# How to compute the sandwich variance ML estimator in R

I'm currently estimating a DCC-type model by maximum likelihood. Im using the command solnp and it return an object where I can compute the Hessian H evaluated at the optimal values.

If I want to find the covariance matrix of the estimators, following Davidson and MacKinnon (2004), I can compute $$\hat{Var} ( \hat{\theta} ) = -H^{-1} ( \hat{\theta} )$$ However, there is a robust estimation for distribution miss-especification: the sandwich estimator or the quasi-maximum likelihood estimator (QMLE). It is as follows: $$\hat{Var} ( \hat{\theta} ) = H^{-1} ( \hat{\theta} ) G^{T} ( \hat{\theta} ) G ( \hat{\theta} ) H^{-1} ( \hat{\theta} )$$ where G is the gradient.

As solnp does not compute the gradient, I am using the command gHgenb to compute it at the optimal values of the parameters.

The problem is that when I compute the non-robust covariance matrix I get the following results:

                     Mean           SE          t        Pvalue
[Joint]dcca1 0.0087397376 9.267334e-03  0.9430692  3.461028e-01
[Joint]dccb1 0.9653333580 1.255250e-02 76.9036529 1.723509e-278
0.0001513922 4.115874e-05  3.6782522  2.604074e-04


And when I compute the sandwich estimators I get the following results:

                     Mean           SE          t Pvalue
[Joint]dcca1 0.0087397376 6.622702e-09  1319663.4      0
[Joint]dccb1 0.9653333580 6.706874e-08 14393193.4      0
0.0001513922 1.538495e-10   984028.1      0


where the standard errors are extremely low.

The questions is: what should I do? Should I multiplicate any of the matrix by the number of observations (which one?)?, as Bollerslev and Wooldridge (1992) state that the non-robust matrix is: $$\hat{Var} ( \hat{\theta} ) = -H^{-1} ( \hat{\theta} ) / T$$

Thank you so much.

References:

Bollerslev, T., & Wooldridge, J. M. (1992). Quasi-maximum likelihood estimation and inference in dynamic models with time-varying covariances. Econometric reviews, 11(2), 143-172.

Davidson, R., & MacKinnon, J. G. (2004). Econometric theory and methods (Vol. 5). New York: Oxford University Press.

I just found the answer to my problem by comparing the manual method versus the QMLE robust standard errors for a GARCH using the package fGarch. The solution is as follows: Let hessian be the hessian computed by the optimization at the optimal values. Now, I computed a $$N\times K$$ matrix (where $$N$$ is the number of observations and $$K$$ the number of parameters). Using the command grad, from the package numDeriv, I computed the gradient for every observation in the optimal parameters and with those values I filled the matrix $$N\times K$$, which I called hessian. Then, the Information matrix and the QMLE robust standard errors are computed as follows:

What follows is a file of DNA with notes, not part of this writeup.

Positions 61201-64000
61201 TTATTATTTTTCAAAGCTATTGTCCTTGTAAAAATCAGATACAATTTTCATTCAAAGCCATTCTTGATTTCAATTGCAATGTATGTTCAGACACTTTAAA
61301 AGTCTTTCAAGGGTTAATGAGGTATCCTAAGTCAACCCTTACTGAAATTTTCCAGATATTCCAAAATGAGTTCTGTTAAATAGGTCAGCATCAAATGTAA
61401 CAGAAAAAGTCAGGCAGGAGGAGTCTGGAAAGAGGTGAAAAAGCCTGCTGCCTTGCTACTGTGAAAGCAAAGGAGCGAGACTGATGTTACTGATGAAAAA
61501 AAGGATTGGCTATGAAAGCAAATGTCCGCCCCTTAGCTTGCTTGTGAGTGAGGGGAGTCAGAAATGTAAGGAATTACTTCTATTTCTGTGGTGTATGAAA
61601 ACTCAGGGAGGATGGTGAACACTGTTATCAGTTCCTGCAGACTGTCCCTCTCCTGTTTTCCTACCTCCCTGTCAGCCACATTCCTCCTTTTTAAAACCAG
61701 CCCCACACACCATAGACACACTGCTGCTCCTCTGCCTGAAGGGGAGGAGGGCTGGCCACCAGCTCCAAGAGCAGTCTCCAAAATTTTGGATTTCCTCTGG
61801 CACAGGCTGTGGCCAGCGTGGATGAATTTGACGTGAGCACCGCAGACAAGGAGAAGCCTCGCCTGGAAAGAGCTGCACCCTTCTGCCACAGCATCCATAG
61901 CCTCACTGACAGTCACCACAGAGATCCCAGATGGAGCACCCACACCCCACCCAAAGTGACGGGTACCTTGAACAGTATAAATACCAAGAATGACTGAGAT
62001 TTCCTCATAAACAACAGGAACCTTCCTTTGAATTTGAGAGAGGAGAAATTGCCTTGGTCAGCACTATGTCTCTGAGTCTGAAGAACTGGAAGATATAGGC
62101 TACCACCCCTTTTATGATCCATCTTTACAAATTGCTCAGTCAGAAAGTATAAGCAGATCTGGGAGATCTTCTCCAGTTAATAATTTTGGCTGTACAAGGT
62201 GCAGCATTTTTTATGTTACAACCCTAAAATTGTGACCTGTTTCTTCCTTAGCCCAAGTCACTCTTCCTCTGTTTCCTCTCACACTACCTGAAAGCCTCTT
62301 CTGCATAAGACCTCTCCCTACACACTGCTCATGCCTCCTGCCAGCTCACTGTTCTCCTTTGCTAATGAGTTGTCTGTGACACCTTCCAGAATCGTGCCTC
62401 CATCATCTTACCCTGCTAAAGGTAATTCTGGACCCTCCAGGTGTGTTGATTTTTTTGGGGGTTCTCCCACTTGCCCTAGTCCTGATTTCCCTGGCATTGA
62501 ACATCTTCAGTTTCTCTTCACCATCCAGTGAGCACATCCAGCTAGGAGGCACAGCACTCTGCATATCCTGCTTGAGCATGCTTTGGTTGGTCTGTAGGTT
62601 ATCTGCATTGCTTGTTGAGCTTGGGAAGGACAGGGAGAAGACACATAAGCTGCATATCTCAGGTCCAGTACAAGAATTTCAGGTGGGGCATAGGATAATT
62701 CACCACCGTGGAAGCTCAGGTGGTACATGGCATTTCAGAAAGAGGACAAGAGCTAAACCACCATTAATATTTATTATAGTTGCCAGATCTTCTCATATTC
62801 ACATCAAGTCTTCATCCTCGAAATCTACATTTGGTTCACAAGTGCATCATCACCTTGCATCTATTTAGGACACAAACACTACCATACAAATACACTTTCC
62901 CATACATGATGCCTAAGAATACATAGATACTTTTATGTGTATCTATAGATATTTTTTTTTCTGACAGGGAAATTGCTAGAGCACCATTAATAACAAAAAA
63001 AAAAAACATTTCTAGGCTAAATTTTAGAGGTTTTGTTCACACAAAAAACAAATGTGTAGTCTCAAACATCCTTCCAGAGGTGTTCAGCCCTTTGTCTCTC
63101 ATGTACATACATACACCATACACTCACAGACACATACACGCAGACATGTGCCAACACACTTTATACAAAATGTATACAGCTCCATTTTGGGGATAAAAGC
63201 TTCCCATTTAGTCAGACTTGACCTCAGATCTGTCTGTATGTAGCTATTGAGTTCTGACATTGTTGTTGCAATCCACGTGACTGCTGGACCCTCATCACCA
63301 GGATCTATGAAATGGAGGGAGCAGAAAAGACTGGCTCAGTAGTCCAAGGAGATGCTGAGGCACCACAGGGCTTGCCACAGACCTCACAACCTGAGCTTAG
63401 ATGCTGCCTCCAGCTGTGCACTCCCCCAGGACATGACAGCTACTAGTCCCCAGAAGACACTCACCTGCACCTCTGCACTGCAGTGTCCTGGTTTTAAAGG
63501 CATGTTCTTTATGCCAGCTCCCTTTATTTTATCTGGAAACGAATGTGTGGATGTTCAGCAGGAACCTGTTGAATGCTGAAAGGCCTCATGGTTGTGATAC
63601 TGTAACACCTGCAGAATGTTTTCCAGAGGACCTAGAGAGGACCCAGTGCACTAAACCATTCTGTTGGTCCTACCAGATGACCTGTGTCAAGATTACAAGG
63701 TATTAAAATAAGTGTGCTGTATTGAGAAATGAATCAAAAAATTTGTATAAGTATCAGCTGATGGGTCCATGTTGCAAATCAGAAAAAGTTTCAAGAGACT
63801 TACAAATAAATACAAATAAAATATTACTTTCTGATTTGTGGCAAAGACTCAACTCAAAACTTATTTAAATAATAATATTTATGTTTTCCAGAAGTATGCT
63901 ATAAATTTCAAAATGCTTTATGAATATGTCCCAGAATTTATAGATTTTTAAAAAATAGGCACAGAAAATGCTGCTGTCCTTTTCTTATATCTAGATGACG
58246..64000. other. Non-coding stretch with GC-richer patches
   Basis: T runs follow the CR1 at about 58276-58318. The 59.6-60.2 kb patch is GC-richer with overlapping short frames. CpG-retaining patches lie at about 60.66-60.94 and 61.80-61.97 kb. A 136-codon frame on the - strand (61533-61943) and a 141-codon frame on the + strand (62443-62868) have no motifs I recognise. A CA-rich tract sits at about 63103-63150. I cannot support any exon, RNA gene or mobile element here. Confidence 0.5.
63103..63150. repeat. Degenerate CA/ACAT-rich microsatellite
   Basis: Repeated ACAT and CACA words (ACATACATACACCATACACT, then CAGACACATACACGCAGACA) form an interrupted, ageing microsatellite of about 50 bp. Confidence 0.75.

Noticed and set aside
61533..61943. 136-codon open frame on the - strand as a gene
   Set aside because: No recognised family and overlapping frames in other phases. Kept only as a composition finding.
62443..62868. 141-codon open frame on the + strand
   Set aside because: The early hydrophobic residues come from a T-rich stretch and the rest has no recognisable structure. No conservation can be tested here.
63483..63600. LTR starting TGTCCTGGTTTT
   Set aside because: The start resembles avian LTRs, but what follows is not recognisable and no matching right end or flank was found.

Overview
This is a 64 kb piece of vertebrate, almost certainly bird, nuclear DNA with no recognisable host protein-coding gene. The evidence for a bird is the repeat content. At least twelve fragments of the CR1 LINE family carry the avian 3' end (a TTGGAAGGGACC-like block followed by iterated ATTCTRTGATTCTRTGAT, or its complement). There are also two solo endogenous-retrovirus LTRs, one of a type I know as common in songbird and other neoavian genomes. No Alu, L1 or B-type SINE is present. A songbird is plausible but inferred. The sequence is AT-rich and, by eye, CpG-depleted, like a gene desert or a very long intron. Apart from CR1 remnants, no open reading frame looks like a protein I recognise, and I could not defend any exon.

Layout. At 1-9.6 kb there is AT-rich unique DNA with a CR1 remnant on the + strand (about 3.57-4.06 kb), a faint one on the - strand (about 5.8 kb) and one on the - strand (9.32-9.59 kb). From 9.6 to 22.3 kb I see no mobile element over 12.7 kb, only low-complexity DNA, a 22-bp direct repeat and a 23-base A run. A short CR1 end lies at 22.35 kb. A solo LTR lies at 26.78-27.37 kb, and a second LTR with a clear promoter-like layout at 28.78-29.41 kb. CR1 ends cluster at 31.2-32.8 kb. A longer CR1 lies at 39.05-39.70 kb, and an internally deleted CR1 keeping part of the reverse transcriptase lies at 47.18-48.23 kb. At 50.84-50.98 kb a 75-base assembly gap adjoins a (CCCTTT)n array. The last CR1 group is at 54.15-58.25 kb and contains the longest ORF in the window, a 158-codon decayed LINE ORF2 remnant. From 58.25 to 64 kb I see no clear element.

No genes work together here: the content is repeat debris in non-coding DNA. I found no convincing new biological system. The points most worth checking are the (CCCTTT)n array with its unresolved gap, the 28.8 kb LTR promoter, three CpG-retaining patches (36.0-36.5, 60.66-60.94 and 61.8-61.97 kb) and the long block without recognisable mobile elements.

meat<-t(gradient)%*%gradient
Info<-solve(hessian)%*%meat%*%solve(hessian)
SE_robust <- sqrt(diag(Info))


The sandwich matrix is $$-H^{-1}VH^{-1}$$ for $$V$$ an estimate of the expectation of $$G(\theta_0)^TG(\theta_0)$$, where $$G$$ is a row vector (following the poster's notation). Using $$G(\hat{\theta})^TG(\hat{\theta})$$ to approximate this expectation will not provide a good answer, because $$G(\hat{\theta}) = 0$$ by definition of $$\hat{\theta}$$!

To provide slightly more detail: if $$\hat{\theta}$$ solves $$\sum_{i=1}^{n}\psi_i(\theta) = 0$$ where $$\psi_i$$ are independent functions of the response $$Y_i$$, and $$\theta_0$$ solves $$\Psi(\theta) = 0$$ where $$\Psi = E(\psi_1)$$, then $$\sqrt{n}(\hat{\theta} - \theta_0)$$ is asymptotically $$N(0,V)$$ where $$V = H^{-1}SH^{-1}$$. These matrices are $$H = E\nabla_\theta\psi_1(\theta_0)$$ and $$S = E\psi_1(\theta_0)\psi_1(\theta_0)^T$$. We approximate $$H$$ by $$\tilde{H} = \sum_{i=1}^{n}\psi^{\prime}_{i}(\hat{\theta})$$ and $$V$$ by $$\tilde{V} = \sum_{i=1}^{n}\psi_i(\hat{\theta})\psi_i(\hat{\theta})^T$$. This last step is the part that's different from the question: $$\sum_{i=1}^{n}\psi_i(\hat{\theta}) = 0$$ so $$\left(\sum_{i=1}^{n}\psi_i(\hat{\theta})\right)\left(\sum_{i=1}^{n}\psi_i(\hat{\theta})\right)^T = 0$$, but $$\sum_{i=1}^{n}\psi_i(\hat{\theta})\psi_i(\hat{\theta})^T \neq 0$$.

Here is a useful reference: https://www.stat.berkeley.edu/~census/mlesan.pdf

My explanation is a poor recreation of material from van der Vaart's Asymptotic Statistics, Section 5.3, page 51/52; that's where to look for the good stuff!